One of the many things I love about living in Wisconsin is that the state is chocked full of animal lovers. From border to border, county to county, city to city…even street to street…animal lovers are everywhere.
Another thing that I love about my home state is that there are plenty of opinions about issues related to animals and there are, thankfully, even more people who are willing to debate different animal-related topics. Some of my readers disagree with what I write for yeahstub.com from time to time and share their thoughts at the bottom of whatever article they consider to be controversial. While I don’t always agree with their opinions, I continue to value each and every single comment that my readers have shared. The only way that we, as a community, can effect change, after all, is through thoughtful conversation that inspires action.
With that said, I’m writing this editorial about recent events in Sauk County, WI, after weeks of contemplation. While it won’t take you long to realize that I was not, and am not, a main character in what I’m about to share with you, I do want to make it very clear that what transpired over the past few months is very personal to me even though I live in another county.
Why? Because, as a result of me conducting some cursory research, I was told by an attorney, Lisa A. Baiocchi of Pautsch, Spognardi & Baiocchi Legal Group, LLP, that if I wrote about what happened between the Sauk County Humane Society and Kendall Witter and her mother that whatever I published would somehow jeopardize a binding agreement reached by two parties I’ve never had any dealings with.
More specifically, in an email sent to me on August 15, 2014, Baiocchi wrote, “Thanks Cindi for the note. But no article is to be written about this matter or the settlement is off. If you cannot give me that assurance in writing then there are deeper issues here.”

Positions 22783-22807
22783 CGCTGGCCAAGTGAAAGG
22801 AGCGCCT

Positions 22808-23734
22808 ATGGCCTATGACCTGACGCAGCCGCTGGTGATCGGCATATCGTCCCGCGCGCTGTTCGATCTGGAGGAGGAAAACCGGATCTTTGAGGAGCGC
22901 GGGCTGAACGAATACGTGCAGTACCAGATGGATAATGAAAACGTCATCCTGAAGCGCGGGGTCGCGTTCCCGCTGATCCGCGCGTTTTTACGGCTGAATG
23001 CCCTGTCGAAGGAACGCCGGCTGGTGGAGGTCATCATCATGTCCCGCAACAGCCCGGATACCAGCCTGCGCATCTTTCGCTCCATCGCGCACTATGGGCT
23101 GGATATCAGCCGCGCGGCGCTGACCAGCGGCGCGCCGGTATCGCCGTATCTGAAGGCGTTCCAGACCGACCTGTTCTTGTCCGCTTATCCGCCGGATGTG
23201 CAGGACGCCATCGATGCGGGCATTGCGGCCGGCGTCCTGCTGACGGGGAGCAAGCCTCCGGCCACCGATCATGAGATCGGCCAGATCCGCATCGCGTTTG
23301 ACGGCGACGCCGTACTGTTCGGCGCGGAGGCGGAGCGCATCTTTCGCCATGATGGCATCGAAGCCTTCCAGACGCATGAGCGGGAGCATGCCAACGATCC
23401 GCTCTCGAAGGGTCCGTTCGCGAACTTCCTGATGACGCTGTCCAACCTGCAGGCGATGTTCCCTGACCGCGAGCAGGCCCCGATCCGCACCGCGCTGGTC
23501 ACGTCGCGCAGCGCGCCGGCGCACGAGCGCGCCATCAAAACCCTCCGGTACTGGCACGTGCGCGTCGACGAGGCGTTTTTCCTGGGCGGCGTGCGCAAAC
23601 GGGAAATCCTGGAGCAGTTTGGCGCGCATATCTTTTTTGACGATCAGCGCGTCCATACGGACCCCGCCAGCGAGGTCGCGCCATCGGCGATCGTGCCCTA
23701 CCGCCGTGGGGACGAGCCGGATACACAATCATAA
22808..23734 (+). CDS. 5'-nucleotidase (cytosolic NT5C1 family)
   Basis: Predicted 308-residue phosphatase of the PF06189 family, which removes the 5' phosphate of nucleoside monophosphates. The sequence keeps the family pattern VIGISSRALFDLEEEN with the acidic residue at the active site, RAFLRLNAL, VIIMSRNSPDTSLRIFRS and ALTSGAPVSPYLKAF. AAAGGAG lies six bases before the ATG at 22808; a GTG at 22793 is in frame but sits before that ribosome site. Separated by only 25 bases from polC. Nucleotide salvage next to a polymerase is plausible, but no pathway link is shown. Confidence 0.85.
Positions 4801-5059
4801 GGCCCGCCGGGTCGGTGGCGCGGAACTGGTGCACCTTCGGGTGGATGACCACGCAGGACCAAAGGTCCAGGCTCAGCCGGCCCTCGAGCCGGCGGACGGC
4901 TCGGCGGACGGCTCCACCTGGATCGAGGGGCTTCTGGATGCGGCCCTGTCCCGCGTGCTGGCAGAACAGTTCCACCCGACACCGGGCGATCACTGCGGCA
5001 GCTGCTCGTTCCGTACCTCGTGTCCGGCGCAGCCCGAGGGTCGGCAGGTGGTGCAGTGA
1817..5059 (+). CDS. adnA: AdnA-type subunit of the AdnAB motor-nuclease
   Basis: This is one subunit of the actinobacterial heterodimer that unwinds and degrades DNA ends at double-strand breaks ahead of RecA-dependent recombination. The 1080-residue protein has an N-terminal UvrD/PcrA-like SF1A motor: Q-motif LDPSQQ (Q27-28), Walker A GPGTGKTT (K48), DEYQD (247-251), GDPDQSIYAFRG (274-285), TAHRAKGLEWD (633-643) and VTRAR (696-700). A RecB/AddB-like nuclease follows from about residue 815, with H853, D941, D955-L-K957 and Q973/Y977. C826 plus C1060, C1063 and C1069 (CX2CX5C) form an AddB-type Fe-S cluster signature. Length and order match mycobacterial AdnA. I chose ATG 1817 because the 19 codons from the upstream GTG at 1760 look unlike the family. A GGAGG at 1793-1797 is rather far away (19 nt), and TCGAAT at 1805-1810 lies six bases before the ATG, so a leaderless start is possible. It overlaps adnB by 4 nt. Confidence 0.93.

“Furthermore, you should not even be aware if [of] the adoption of the cat and to whom is part of any settlement. This matter was to be kept confidential so I don’t know why you are even referring to ‘the return of the cat.’”
Baiocchi sent me that message because I had the nerve to inquire about an agreement that was reached between Kendall Witter and the Sauk County Humane Society after two of the non-profit’s representatives reclaimed a cat that Witter adopted from the SCHS based on claims of neglect made by a man who is both Witter’s ex-boyfriend and the father of her toddler this past summer.
And that’s where the real story here begins and should end since Witter eventually got her legally adopted cat back from the Sauk County Humane Society, yet the story of the SCHS continues and will do so indefinitely…but not for the reasons you might think.
If you’re like me, you probably assume the Sauk County Humane Society’s legacy will persist because of the animals the organization exists to serve. You might even think the organization’s story would be inclusive enough to involve humans who are willing to welcome abandoned dogs, cats and other creatures into permanent, loving homes. In other words, you might be naïve enough to think that the Sauk County Humane Society actually cares and tries to improve the lots of the living, sentient beings in its community regardless of whether they have two feet, four paws, wings or some other mode of transportation.
Unfortunately, if you are like me in this context, we are both wrong.
In its 2014 mid-year report, the Sauk County Humane Society makes the following claim, “Over the past, almost three years, the shelter has emerged as an organization that puts compassion and empathy for animals first while also serving the pet owners of the community.” The same document also unmistakably reports that 300 of the 889 animals that were turned into the Sauk County “Humane” Society in the first half of this year were euthanized.
The same document heralds this year’s 33.74% euthanasia rate as a victory, too. Not because it’s below the national average, which it isn’t. Not because killing more than 30% of the animals the shelter takes in is laudable, which it isn’t. Instead, the report claims the shelter’s current murderous rate is symbolic of the positive changes the non-profit has made since 2011 simply and exclusively because the rate is lower than what the shelter has recorded in the past.